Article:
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The colonial empowering of these elites aimed to assure that the new state would be functional within the scheme of interests of the colonial center. This meant that the power structure had to be shaped accordingly, by excluding those social forces that either resisted integration to the colonial sphere, or delegitimized the new entity. In Iraq, this has taken place through marginalizing those forces that led the 1920 revolt against the British occupation. These movements were heterogeneous socially and culturally, but their struggle seemed to have developed a sort of indigenous nationalism which has been defined against the colonial ‘other’. This process was interrupted by the colonial making of the Iraqi state; in fact, the latter, was originally founded to curb this indigenous nationalism. This laid the foundation for the conflict between the official Arab-nationalism, which was embraced by Sunni Arab elites that ruled Iraq in most of its modern history, and a vague territorial nationalism that tried to be inclusive for disenfranchised segments and marginalized identities.
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 The failure to ‘invent’ a national narrative which could make the ‘cultural’ sphere congruent with the ‘political’ entity, was a cause and a consequence for the governing elite’s failure to negotiate with indigenous social forces in order to create an inclusive sphere of legitimacy, accommodating the multiple cultural identities within the territorial state. Consequently, a chronic problem was produced: the state seemed to have been established ‘over’ rather than ‘from’ society. It was not representative, at least proportionally, of the social forces and interests, as much as it was an organizer for their oppression.
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2. Internally there were problems with nation building between the well off urban elite and the poor rural majority. What issues developed between these two groups as Iraq tried to modernize?
*harith 2
Modernization and capitalism led to a huge migration from the countryside to the cities where many lived in make shift houses like these seen in Baghdad in the 1950s (Magnum Pictures)
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The history of large segments of Iraqi society during the Twentieth century is largely the history of a post-tribal society. Modern Iraq as a national community did not exist before 1921. Its territory was inhabited by diverse communities, most of them were tribal. The tribe is a primordial community based on kinship solidarities and collectivist economic relations. There was no power hierarchy within the tribe, but customary leadership in which the tribal chieftain (Sheikh) had a moral authority.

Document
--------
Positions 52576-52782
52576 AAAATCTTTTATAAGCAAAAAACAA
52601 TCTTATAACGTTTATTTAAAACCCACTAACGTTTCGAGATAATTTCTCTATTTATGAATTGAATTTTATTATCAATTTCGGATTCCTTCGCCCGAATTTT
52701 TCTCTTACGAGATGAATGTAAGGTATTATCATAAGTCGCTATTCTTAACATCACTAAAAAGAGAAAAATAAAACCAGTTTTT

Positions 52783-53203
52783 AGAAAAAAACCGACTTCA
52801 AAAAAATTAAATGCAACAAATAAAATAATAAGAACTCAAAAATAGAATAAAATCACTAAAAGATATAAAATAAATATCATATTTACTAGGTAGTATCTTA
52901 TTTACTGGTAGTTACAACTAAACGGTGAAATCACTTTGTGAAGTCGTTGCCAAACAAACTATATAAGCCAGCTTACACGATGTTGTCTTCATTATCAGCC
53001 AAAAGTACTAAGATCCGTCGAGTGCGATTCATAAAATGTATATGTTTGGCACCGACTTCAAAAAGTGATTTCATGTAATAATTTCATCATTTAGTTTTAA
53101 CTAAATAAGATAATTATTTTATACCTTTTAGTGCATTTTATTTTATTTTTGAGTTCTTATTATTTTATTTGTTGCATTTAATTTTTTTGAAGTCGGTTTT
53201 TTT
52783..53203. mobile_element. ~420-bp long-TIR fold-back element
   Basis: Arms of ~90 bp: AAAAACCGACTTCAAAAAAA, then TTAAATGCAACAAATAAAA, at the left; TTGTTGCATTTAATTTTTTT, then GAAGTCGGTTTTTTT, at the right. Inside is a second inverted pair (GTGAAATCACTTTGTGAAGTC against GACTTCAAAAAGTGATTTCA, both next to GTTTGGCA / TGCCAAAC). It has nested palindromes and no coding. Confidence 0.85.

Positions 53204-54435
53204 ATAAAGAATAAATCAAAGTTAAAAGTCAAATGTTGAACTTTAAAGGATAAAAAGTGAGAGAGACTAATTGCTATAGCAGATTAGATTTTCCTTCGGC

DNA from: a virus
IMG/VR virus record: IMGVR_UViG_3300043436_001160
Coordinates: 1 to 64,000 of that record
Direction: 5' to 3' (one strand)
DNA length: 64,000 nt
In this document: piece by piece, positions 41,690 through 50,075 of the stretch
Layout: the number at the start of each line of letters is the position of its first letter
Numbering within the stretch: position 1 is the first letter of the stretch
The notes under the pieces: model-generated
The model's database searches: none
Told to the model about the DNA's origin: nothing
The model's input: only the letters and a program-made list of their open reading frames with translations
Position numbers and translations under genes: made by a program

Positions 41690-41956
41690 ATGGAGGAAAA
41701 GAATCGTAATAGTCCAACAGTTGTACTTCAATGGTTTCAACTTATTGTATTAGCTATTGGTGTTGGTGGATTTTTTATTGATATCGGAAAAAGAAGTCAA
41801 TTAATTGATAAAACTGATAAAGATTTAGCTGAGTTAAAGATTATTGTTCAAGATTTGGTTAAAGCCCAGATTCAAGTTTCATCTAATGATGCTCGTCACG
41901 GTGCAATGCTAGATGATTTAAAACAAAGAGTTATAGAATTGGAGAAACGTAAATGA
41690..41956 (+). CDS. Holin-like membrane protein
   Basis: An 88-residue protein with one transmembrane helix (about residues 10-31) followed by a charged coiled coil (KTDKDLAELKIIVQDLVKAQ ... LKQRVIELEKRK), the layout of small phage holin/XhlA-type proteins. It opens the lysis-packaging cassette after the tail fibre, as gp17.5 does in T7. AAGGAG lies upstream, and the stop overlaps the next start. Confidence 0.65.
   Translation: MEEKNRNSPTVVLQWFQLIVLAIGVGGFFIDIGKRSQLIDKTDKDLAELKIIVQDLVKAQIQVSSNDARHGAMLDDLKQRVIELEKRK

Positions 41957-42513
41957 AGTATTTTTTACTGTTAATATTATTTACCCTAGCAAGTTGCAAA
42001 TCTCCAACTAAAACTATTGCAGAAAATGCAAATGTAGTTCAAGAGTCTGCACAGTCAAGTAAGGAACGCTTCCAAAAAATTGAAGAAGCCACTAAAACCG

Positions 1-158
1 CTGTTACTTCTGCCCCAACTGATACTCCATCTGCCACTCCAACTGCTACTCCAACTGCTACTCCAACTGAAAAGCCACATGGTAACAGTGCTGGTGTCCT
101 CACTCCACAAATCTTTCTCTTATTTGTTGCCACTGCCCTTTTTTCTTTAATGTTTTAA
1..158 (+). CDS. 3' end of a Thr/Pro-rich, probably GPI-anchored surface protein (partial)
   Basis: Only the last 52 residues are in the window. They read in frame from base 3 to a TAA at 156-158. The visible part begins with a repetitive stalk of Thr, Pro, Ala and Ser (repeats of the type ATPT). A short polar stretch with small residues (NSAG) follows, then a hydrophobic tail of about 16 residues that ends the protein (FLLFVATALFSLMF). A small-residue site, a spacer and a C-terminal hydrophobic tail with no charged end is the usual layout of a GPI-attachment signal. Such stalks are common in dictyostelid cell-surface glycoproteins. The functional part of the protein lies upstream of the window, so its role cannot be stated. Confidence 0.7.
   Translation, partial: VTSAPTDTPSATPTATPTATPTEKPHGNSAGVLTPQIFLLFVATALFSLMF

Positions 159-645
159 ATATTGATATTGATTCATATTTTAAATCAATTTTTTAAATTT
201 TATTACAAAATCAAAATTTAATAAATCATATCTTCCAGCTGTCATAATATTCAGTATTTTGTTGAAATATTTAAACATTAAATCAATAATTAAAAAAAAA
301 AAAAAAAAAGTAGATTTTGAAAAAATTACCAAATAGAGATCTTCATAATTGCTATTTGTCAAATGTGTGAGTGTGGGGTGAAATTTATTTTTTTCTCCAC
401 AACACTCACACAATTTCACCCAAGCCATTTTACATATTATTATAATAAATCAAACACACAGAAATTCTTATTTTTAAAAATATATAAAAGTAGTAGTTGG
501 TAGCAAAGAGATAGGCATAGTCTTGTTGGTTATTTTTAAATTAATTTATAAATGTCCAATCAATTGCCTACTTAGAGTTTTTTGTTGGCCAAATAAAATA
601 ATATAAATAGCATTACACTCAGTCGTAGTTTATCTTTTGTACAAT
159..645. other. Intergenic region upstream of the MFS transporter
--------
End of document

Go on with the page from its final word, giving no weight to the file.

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With the penetration of tribal structures by modernization and capitalist economy, they had to enter a long process of dissolution and breaking down. This process started almost one century before the foundation of Iraqi modern state, but its consequences are still shaping social relations and conflicts in Iraq. This was when the majority of Southern tribes converted to Shi’ism, giving this sectarian identity a numerical majority in the territory which would be called ‘the modern Iraq’. The next process of tribal dissolution was reinforced by two dynamics: the Ottoman reformations and the capitalist penetration.
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The two dynamics met at emphasizing the organization of agricultural properties through modern means that did not recognize the tribal collective ownership. This was when the Sheikhs took over the ‘tribal property’ and became landlords, while tribesmen were degraded from their egalitarian status into the status of paid workforce. Capitalism in Iraq led to the emergence of a type of feudalism, enhancing thereby the largest migration from countryside to the cities in the last centuries.
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The migration was intensified by the unjust relations between the landlords and the peasants, and the inefficient exploitation of lands which decreased their production. As Iraq entered the ‘Oil Age’ and the government accumulated most of its resources from oil exportation, agriculture was further neglected and the cities attracted more migration by rural families that were looking for better conditions of living and job opportunities. This process was largely random and neither the state nor the urban societies were capable of absorbing its consequences. As much as it led to further dissolution in the old tribal relations, it changed the nature of the city, creating large social spaces in which the distinction between tribal and urban cultures is difficult to be made. These large spaces represent what can be described as the post-tribal society, a society which is neither tribal (in the traditional sense) nor urban, but a mixture or, more correctly, a unique misrepresentation of the two. The post-tribal society is characterized by an intense cultural perplexity due to its transformational, mobile, uncertain, and changing nature. This is a context where ideologies like Islamism can thrive.